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Manifesto pledges would see the party deliver on earlier proposals for 90% of pupils to study the EBacc, and establish a new curriculum fund to develop “knowledge-rich” classroom resources.

Photo of Theresa May

75% of pupils will be expected to enter for the English Baccalaureate (EBacc) combination of GCSEs by the end of the next parliament if the Conservative party wins next month’s general election.

The party manifesto sets out ambitions for all children to have access to “an academic, knowledge-rich curriculum” and 90% of pupils will be expected to study the EBacc combination of academic GCSEs – which excludes arts subjects – by 2025. This is five years later than originally planned.

Among its other proposals for education, the party says it will also introduce a “curriculum fund” to encourage the country’s leading cultural and scientific institutions “like the British Museum and others” to help develop “knowledge-rich materials” for schools.

Creative and design subjects are among a group of subjects earmarked for major change. The manifesto pledges to replace 13,000 technical qualifications with new qualifications known as T levels, and creative companies are promised that a Conservative government would help provide the skills and digital infrastructure they need.

Outside London

The arts and culture are described in the manifesto as being “at the heart of the regeneration of much of modern Britain”. The document states that the party’s “strong support for the arts” will be continued, and gives an assurance that more of that support will be based outside London.

It says: “For our civil service and major cultural bodies to claim to be UK institutions, they need to represent and be present across our whole United Kingdom. It is also wrong that while some of our major cultural institutions have made efforts to gain a presence across the UK, others have not.”

It states that “significant numbers” of UK Government civil servants and other public servants, including senior posts, will be moved out of London and the South East to cities around the UK, so that “operational headquarters as well as administrative functions are centred not in London but around Britain”. This, it says, will include “the arts and cultural organisations that give our United Kingdom such strength”.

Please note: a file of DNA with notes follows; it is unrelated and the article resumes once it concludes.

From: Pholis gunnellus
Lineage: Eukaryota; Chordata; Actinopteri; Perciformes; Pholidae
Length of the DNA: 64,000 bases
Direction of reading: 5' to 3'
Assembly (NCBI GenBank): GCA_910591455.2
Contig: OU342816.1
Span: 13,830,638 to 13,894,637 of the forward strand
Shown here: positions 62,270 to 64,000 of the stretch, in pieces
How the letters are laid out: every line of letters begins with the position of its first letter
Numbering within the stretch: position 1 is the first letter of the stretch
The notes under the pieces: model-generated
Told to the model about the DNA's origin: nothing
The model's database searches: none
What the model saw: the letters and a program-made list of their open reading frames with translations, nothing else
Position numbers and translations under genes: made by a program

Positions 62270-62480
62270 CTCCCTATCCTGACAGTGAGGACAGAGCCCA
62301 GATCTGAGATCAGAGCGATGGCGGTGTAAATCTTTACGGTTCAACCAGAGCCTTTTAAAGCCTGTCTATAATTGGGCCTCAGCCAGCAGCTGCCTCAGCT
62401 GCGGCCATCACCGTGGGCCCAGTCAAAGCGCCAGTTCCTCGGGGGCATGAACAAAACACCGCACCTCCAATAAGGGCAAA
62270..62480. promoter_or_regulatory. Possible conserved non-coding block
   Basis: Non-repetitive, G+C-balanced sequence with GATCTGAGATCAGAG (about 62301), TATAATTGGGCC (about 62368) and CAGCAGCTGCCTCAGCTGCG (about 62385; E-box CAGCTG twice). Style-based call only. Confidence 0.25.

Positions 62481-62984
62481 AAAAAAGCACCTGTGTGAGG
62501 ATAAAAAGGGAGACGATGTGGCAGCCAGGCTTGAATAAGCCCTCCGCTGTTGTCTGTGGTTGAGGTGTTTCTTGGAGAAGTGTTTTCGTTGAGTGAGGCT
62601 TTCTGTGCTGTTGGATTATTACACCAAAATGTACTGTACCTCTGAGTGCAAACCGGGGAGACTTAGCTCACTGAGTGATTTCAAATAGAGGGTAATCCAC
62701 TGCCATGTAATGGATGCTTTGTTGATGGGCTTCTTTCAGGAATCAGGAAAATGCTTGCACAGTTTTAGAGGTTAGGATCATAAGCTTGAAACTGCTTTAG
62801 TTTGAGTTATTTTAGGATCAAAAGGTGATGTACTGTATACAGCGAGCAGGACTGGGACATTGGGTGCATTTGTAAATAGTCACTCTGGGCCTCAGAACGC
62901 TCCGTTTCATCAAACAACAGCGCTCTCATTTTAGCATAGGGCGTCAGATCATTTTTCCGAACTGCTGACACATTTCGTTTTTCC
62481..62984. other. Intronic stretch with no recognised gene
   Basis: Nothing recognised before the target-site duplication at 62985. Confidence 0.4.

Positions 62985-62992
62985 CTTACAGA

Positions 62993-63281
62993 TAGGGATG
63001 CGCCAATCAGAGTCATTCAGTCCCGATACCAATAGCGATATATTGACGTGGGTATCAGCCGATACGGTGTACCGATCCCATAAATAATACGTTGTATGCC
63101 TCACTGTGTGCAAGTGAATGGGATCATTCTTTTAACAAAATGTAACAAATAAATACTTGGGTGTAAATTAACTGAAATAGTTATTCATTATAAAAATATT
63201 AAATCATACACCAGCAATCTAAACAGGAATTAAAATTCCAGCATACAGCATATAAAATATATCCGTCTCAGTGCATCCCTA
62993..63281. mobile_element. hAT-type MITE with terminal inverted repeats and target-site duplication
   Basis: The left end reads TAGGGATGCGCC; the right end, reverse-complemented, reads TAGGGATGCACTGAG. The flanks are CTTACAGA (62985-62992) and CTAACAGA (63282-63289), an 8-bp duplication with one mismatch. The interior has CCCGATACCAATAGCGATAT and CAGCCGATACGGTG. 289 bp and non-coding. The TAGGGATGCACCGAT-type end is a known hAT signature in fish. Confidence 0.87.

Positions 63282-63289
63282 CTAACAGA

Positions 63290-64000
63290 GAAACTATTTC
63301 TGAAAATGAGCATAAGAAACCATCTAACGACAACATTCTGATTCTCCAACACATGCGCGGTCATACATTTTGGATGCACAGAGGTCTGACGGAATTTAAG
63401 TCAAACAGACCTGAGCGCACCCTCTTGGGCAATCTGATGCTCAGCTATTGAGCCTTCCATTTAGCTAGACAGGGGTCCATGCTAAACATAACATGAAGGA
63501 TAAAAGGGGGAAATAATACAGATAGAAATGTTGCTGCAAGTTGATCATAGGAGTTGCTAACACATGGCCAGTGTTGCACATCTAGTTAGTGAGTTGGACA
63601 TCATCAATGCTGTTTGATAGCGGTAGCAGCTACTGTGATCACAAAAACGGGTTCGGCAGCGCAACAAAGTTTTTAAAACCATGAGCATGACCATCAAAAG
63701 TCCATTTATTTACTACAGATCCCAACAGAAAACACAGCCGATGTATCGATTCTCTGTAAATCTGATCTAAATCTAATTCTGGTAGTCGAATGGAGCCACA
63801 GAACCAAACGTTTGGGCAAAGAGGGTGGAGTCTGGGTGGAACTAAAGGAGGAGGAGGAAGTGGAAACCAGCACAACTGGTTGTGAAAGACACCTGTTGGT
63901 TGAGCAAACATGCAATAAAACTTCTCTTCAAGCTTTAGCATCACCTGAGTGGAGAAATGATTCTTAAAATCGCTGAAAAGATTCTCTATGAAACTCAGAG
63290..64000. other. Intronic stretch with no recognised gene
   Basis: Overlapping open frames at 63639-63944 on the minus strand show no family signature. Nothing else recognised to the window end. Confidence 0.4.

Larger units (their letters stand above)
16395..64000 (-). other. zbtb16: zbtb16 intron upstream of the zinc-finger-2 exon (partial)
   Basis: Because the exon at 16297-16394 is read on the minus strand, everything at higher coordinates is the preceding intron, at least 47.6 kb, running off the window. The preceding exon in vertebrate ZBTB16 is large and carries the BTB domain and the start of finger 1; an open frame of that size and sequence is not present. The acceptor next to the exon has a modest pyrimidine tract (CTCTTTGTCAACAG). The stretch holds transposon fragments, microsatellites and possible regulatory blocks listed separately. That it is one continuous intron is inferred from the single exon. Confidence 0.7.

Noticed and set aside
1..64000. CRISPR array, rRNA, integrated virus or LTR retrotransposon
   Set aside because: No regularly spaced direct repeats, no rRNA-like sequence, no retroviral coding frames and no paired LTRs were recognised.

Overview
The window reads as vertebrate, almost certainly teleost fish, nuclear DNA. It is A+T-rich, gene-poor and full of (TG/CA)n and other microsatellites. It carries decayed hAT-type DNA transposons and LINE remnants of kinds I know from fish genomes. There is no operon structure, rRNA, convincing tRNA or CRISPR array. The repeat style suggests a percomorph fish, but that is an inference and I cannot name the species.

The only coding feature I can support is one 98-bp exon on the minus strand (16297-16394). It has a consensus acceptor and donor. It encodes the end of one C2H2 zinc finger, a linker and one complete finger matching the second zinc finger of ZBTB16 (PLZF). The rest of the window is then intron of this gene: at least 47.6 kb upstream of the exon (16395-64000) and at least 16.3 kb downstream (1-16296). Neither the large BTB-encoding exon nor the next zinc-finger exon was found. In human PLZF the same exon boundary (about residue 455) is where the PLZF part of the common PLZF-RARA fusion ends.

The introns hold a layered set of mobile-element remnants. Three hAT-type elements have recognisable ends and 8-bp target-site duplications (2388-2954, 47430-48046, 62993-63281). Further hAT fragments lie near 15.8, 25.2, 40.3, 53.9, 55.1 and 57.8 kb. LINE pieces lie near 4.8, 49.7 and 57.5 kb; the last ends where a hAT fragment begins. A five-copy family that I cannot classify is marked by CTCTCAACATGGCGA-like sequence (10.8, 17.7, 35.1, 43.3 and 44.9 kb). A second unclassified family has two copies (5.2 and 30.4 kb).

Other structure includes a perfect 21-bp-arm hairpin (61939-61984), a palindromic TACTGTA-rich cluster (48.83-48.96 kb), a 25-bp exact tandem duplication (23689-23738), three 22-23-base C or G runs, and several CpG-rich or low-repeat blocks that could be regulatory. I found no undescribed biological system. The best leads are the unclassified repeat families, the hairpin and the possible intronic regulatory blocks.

The role of cultural institutions in amplifying “Britain’s voice on the world stage” and as “a global force for good” is recognised. The manifesto promises that the Conservatives would continue promoting those institutions, including a pledge to “ensure they have the resources they need” to do this.

Other pledges relating to the arts and culture are:

  • to build upon the creative industries tax credits scheme
  • to maintain free entry to the permanent collections of major national museums and galleries
  • to establish a new cultural development fund, to “use cultural investment to turn around communities”
  • to provide “support” for the development of the new Edinburgh concert hall.

A commitment is made to hold “a Great Exhibition of the North in 2018,” although plans for this are already underway.

Sector response

The commitment to pressing ahead with proposals for the compulsory EBacc has been met with dismay by the Bacc for the Future campaign, which is pressing the Government to “urgently drop its plans to press ahead with an unreformed EBacc”.

A spokesperson said: “With the creative industries one of our fastest growing sectors, and likely to play an even more important role in a post-Brexit world, we urge the Government to listen to the 2016 consultation – the response to which has not been published yet – and drop plans for a backward looking EBacc.”

The Creative Industries Federation has also issued a warning, saying that what is “missing from the Conservatives’ manifesto is how the party will respond to the decline of take-up of creative subjects in schools”.

A commitment to deal with skills shortages cannot be fulfilled, it says, “unless it is translated into robust national policy”. The Federation will “continue to push for greater understanding by policy-makers of the skills needed by our sector”.

Liz Hill